“I was really spooked when he came in and started going through everything,” said Shea Gallante, chef of Cru on lower Fifth Avenue. “Overall, though, I like the system. It’s thorough.”

The Michelin Guide to New York City, which is expected to sell for $15.95, will critique restaurants in the five boroughs as well as the city’s top 50 hotels. Designed for both tourists and New Yorkers, it will carry many of the icons and abbreviations found in the familiar “red guide,” the book that awards the all-powerful stars (one to three).

The stars break down like this:

-One star: “A very good restaurant in its category.”

-Two stars: “Excellent cooking, worth a detour.”

-Three stars: “One of the best, worth a special journey.”

Michelin’s methodology for the New York publication is similar to that for its hotel and restaurant “red guides” in Europe and beyond, which includes anonymous visits by a revolving team of inspectors (to avert inspectors being recognized) and an incremental rating system, whereby restaurants earn stars gradually over several or more years. It is virtually impossible for a new restaurant to earn the top rating of three stars. So does that mean the debut edition of the New York guide will have no three-star restaurants?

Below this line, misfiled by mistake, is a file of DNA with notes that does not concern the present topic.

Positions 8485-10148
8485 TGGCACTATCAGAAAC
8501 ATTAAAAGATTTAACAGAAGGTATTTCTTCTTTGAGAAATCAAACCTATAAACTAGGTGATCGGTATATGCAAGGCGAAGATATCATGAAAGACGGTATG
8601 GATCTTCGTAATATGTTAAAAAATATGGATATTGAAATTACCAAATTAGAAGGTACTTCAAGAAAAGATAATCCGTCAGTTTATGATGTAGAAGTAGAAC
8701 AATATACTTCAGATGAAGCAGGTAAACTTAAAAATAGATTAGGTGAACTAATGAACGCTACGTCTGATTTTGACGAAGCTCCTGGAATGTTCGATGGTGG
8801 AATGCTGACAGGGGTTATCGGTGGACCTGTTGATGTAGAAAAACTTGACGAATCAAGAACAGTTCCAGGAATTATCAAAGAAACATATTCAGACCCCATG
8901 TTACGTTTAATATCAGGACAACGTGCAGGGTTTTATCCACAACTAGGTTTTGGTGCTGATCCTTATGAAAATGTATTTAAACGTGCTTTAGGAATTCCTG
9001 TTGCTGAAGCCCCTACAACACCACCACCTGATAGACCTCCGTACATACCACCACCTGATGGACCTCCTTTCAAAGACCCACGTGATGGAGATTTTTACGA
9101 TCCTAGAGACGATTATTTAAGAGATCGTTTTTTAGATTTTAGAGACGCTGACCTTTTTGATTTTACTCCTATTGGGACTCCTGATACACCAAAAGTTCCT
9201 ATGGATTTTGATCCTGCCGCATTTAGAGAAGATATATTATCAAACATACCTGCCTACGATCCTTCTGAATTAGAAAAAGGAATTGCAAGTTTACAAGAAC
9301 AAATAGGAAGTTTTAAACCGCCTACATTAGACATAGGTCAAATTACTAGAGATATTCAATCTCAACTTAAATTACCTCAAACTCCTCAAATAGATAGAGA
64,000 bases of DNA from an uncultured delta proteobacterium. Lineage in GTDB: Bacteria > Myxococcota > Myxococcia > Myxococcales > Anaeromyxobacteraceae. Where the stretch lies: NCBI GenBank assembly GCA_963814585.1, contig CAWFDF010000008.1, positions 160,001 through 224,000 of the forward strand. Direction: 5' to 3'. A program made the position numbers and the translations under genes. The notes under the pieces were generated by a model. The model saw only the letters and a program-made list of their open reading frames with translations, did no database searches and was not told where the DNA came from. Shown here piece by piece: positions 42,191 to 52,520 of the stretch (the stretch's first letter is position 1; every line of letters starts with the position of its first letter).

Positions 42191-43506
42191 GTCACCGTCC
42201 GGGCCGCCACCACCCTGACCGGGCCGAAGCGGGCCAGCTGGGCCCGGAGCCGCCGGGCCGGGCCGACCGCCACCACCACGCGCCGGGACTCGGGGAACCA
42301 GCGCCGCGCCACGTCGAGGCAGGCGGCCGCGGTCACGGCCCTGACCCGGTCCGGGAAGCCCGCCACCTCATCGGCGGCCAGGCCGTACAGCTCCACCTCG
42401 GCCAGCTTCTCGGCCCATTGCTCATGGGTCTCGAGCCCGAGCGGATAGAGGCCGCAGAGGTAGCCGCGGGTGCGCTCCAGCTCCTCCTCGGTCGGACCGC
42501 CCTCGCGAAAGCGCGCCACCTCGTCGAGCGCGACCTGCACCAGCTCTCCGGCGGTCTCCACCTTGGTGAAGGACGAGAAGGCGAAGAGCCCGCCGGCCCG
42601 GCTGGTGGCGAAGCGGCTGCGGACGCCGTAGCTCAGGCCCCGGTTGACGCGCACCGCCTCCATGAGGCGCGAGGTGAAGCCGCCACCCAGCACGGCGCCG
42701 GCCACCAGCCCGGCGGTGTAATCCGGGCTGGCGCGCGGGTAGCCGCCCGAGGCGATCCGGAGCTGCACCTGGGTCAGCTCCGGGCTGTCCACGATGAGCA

“We have to treat New York differently,” said Jean-Luc Naret, director of all the Michelin Guides, in a telephone interview from Paris. “If a restaurant is two-star quality, we will give it two stars right away. And if it is three, we will give it three.”

Mr. Naret also pointed out that in Europe, Michelin stars are awarded on the basis of the “overall dining experience,” in which service and the setting carry as much or more weight than the food. As for the rigorous kitchen inspections, he said that they usually have little to do with the star ratings, unless there are big problems, which are rare.